1. Nature of business activity: The nature of business activity carried out by a business organisation plays a key role while selecting the type of business structure of such organisations. In small trading businesses, rendering of personal services preference of sole proprietorship is predominant. Partnerships are suitable in all those cases where sole proprietorship is suitable provided the business is carried on a slightly bigger scale. For example finance, trading and real estate industries prefer partnership forms of organisation. For large scale businesses, company and LLP are more suitable forms of business organisation. 
  2. Scale of operation: If the scale of operation is too small,sole proprietorship or one person company (OPC) is preferred, if the scale is modest, LLP or partnership is preferable and if the scale is large,company form is suitable for such business organisations accordingly. 
  3. Time, cost and regulatory framework of incorporating different forms of business organisations: Another reason while selecting the appropriate business structures for entrepreneurs is the amount of time required to incorporate such entities and the amount of cost involved while incorporating such different entities
  1. Sole proprietorship:  In case of sole proprietorship, no incorporation is required as it is not considered different from its owner and whereby no separate documentation is executed and it is immediately active and running subject towards obtaining any business licence required to commence such business.
  2. Partnership: In case of partnership, a stamped partnership deed is required for ensuring enforceability and only the cost of partnership agreement is borne by the partners and no incorporation process is required to be followed.
  3. Limited Liability Partnership (LLP): It requires a detailed incorporation and filing process which includes an execution of stamped LLP agreement. It requires more cost and time as registration is required with ROC and also LLP has statutory compliance requirements which are required to be fulfilled. But the compliance is less than those of companies.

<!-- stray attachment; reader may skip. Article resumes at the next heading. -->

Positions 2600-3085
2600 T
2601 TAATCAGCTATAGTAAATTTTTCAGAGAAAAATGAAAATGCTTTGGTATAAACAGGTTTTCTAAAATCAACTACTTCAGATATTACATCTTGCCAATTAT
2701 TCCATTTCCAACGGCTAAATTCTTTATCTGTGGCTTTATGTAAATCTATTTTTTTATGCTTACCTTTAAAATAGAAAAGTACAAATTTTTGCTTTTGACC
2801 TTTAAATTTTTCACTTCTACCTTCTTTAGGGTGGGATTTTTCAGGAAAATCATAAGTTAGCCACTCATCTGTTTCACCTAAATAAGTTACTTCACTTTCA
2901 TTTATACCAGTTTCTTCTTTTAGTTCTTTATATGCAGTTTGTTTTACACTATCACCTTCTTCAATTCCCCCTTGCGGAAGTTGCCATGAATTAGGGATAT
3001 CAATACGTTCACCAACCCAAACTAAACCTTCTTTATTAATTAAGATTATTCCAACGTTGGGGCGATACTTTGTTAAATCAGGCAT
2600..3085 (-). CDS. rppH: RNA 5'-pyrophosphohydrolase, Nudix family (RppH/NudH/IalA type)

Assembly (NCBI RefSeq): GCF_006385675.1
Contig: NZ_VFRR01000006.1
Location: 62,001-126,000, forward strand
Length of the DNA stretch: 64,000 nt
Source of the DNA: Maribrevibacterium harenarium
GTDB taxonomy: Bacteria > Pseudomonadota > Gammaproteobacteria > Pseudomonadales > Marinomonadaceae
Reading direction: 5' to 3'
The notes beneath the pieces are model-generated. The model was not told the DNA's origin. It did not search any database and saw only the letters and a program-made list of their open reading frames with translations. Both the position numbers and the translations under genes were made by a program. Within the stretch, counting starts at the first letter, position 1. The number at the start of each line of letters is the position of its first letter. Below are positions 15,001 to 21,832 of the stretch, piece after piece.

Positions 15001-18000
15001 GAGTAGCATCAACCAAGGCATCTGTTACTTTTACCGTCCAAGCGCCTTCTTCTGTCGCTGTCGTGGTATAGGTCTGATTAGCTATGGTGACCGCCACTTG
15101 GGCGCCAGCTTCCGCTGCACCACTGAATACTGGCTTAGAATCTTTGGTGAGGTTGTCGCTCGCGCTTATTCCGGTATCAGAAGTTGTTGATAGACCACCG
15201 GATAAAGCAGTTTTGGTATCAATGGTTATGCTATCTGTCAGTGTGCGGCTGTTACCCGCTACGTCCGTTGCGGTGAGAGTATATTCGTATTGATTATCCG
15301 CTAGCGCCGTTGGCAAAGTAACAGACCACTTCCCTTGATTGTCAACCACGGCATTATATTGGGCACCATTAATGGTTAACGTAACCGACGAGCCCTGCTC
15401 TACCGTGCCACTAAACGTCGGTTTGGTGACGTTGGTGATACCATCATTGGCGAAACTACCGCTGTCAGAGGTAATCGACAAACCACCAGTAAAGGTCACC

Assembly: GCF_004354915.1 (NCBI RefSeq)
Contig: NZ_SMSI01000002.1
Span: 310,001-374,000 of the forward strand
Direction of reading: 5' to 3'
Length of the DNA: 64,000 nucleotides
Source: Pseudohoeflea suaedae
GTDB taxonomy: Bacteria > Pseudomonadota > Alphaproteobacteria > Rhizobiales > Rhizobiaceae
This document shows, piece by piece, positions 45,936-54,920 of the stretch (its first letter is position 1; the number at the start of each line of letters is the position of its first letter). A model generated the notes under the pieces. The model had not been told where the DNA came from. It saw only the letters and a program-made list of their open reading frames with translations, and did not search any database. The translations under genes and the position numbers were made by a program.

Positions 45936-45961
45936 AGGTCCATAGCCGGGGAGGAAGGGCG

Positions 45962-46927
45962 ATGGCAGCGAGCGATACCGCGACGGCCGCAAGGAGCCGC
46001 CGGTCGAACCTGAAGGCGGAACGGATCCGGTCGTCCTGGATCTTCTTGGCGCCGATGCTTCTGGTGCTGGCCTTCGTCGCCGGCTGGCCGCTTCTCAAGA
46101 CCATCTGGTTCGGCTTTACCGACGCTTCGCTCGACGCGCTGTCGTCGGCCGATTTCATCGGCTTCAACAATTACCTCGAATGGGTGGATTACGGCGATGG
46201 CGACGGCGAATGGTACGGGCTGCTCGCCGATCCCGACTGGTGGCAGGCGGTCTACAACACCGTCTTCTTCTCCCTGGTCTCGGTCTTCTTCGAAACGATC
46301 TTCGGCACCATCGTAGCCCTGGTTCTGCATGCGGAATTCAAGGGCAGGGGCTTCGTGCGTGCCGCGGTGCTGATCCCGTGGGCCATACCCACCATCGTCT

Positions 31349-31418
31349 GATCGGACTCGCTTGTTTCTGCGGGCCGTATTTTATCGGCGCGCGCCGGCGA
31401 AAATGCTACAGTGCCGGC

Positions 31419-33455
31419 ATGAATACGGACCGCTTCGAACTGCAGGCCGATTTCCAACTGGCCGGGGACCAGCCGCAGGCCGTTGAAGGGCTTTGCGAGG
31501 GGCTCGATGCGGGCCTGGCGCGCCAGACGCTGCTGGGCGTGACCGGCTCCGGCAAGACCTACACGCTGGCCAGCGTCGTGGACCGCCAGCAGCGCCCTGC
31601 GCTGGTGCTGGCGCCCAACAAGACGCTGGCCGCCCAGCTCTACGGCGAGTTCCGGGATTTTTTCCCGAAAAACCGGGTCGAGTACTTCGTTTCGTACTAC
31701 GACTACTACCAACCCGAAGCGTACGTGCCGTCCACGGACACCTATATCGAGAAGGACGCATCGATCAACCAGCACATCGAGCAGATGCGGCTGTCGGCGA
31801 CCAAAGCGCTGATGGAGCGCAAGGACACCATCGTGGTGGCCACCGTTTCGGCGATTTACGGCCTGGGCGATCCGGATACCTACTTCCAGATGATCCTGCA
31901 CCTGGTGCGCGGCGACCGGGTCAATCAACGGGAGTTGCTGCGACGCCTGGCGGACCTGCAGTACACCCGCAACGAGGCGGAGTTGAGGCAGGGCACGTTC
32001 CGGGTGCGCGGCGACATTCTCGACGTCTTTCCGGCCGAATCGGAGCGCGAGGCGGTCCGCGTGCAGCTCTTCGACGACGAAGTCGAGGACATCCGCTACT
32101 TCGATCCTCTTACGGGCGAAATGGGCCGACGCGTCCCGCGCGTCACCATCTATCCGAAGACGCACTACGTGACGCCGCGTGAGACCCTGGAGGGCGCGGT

4. Company: While incorporating a company, a detailed incorporation and filing process is to be followed along with filing of Articles of Association, Memorandum of Association and is required to be submitted to ROC. It takes more time to incorporate and needs professionals to draft the constitutional documents (MOA & AOA) properly and has statutory and annual compliance under the Companies Act, 2013, which are duly required to be followed.

4. Capital requirements: Capital is an important factor which affects the choice of business organisation, depending on the capital requirements of the business organisation the entities can select their business structure accordingly. In cases where entities require huge capital it should be organised as companies, whereas enterprises requiring smaller investments can opt for sole proprietorship or even as partnerships. Companies are viable as an option  in order to attract investors and raise capital as investors are assured with limited liability,easy accessibility and ownership can be transferred to other investors.

5. Amount of risk and liability: Risk and liabilities of an organisation depends on its size, the smaller the size of the business, the proportional risk and liability of such entities is much smaller. In case of sole proprietorship, the amount risk is small, the sole proprietor is personally liable for all the debts of the business to the extent of his entire property.In case of partnership, partners are individually and jointly responsible for the liabilities of the partnership firm.whereas in case of Companies and LLP creditors can only force payment of claims only to limit of the company’s and LLP assets.

6. Tax implications: Tax is an extremely important factor for business organisations while selecting their appropriate structure as it directly impacts the post-tax retained earnings of the business and distribution of money to its owners. In case of sole proprietorship, the income is added to its owner’s personal income and personal income tax is applied to it. The highest rate of tax is applicable only to the portion of the income which crosses a specified threshold (for the assessment year 2022-2023 the highest rate is 30 percent plus 4% health and education cess when the income exceeds 10 lakhs). Whereas LLP and companies are taxed at the same flat rate of 30 percent of their profits. In companies, distribution of dividends attracts dividend distribution tax (DDT) of around 20 percent on the profit that is paid to shareholders which reduces the total income of shareholders. In case to benefits of limited liability and lower tax rates together, an LLP is much suitable as a form of business organisation in such cases due to lower statutory and compliance requirements than companies.